"I can find absolutely nowhere at all anywhere in the world, any prescription that women are required by Islam to cover their face," he told MPs.

"As far as I can understand it, the Koran - the holy book to Muslims - requires women to dress modestly."

According to Mr Hollobone "because of political correctness, because of sensitivities about unintentionally causing harm to religious minorities the Government is frightened to take action on this issue".

When asked if he had consulted the 723 Muslims in his own constituency for an exchange of views by the Labour chair of the Home Affairs Select Committee Keith Vaz, Mr Hollobone replied: "I have got no idea whether there are 723 Muslims in my constituency or 7,230. The faith of my constituents is irrelevant to me."

He revealed that he had been in talks with some of his community's Muslim representatives, but that the "dialogue has ended", after they declined an invitation to meet with him to discuss the details of his Bill.

The Tory member for Shipley, Philip Davies, who in many debates is often in agreement with Mr Hollobone expressed reservations about the Bill. He said while he suspected that many of his constituents would agree with Mr Hollobone, he wasn't sure he could.

He asked: "Do you really want to live in a country where we have the Government telling people what they can wear and what they can't wear, because that's the bit that I'm very nervous that we have that kind of authoritarian state."

Similarly, backbencher David Nuttall said: "One of the reasons why this Bill is seen as particularly sensitive is that the two groups that you have referred to are, of course, very separate. One is maybe out to break the law and they are covering their face because they intend to break the law and not be seen, the others are law-abiding and are covering their face because of their religion. And it's that conflict between those two groups that cause the difficulty with the Bill."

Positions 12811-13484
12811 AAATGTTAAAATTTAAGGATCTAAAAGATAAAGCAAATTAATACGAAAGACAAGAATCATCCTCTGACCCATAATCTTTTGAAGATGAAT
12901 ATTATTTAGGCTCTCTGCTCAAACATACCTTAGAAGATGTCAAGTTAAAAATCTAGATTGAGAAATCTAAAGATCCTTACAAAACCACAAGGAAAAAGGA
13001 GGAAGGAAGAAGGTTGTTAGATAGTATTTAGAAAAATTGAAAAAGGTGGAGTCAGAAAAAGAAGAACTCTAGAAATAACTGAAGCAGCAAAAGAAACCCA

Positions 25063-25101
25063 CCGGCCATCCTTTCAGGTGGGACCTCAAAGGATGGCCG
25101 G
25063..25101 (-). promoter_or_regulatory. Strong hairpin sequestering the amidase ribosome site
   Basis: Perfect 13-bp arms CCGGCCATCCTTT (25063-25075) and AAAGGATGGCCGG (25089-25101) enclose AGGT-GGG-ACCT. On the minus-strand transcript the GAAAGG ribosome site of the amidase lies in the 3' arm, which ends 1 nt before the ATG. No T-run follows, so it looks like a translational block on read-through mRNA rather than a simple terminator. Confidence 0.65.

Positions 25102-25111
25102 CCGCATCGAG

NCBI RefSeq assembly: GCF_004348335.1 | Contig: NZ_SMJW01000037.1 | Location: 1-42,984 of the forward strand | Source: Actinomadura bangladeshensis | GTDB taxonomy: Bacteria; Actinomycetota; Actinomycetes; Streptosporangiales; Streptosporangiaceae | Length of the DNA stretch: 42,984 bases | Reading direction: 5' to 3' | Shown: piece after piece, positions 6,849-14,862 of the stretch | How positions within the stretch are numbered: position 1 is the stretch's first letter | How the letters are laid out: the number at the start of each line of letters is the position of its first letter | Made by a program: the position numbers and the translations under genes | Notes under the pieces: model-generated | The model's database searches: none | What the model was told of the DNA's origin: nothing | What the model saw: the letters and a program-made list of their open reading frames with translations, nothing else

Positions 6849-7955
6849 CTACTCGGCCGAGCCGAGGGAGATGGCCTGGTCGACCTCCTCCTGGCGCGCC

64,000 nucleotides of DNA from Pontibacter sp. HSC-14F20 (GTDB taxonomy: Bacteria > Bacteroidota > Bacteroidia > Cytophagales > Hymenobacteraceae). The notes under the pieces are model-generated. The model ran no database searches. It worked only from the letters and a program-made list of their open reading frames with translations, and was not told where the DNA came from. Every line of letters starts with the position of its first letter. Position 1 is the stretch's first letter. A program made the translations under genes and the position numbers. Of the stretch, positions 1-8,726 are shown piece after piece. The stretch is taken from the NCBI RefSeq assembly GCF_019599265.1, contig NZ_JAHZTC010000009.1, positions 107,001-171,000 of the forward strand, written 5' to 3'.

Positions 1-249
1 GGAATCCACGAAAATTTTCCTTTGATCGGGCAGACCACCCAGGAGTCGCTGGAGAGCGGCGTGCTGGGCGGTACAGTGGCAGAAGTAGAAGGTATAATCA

But Mr Hollobone insisted that his intentions were "100% honourable" and had no desire to stoke xenophobic sentiment.

"I don't want to live in a country where people are increasingly going around with their faces covered," he said.

"It's not about clothing, it's about concealing someone's identity." He said it "alienates the British way of life".

Rushanara Ali, the Labour member for Bethnal Green and Bow, a London Borough with a large Muslim population, said: "As someone of Muslim background, I believe passionately in the right of any minority group, including Muslim women, to choose how they dress. And the best of British is our diversity and our inclusiveness."

She described Mr Hollobone's Bill as "narrow-minded and intolerant".

However, Mr Hollobone said that his Bill would remove the current ambiguity in public places, such as garages, courts of law, police stations and schools on how to deal with face coverings.

He said: "Most people in this country would say that it would be entirely wrong for a teacher to be able to teach a class whilst wearing a full-face veil."

The Government had been "reluctant to spell this out in black and white".

He added: "Likewise, I think it is increasingly abhorrent as I understand has happened in a number of places where schools, as part of their uniform code, are requiring really very young girls to wear full-face veils."



Muslim marriages in Ghana are illegal

 Mar 1, 2014

The Ghana Chapter of the United Muslim-Christian Forum (UMCF) has described Muslim marriages in Ghana as illegal since there was currently no legal recognition and licensing of any Islamic marriage.

Alhaji Ahmed Nii Nortey, Executive Director of the UMCF in Ghana, who described the situation as unacceptable, explained that the anomaly had resulted in legal actions against some Muslim groups who had decided to issue marriage certificates to Muslims to acquire Visas and other travelling documents.

He stressed the need for the state to intervene as a matter of urgency to remedy the anomaly to give Islamic marriages legal backing, saying, “The state must take steps to legalize Islamic marriages in the country and expand the scope of registration of Islamic marriages in compliance with the tenets of Mohammedan Ordinance (CAP 129)”.

Alhaji Nortey, who was addressing a day’s forum in Tamale on Thursday attended by many Muslim women, said CAP 129, which was enacted in 1884 though obsolete, was not being complied with by the state through the Registrar Generals Department.

The British High Commission in Ghana funded UMCF to undertake activities aimed at giving legal backing to Islamic marriages.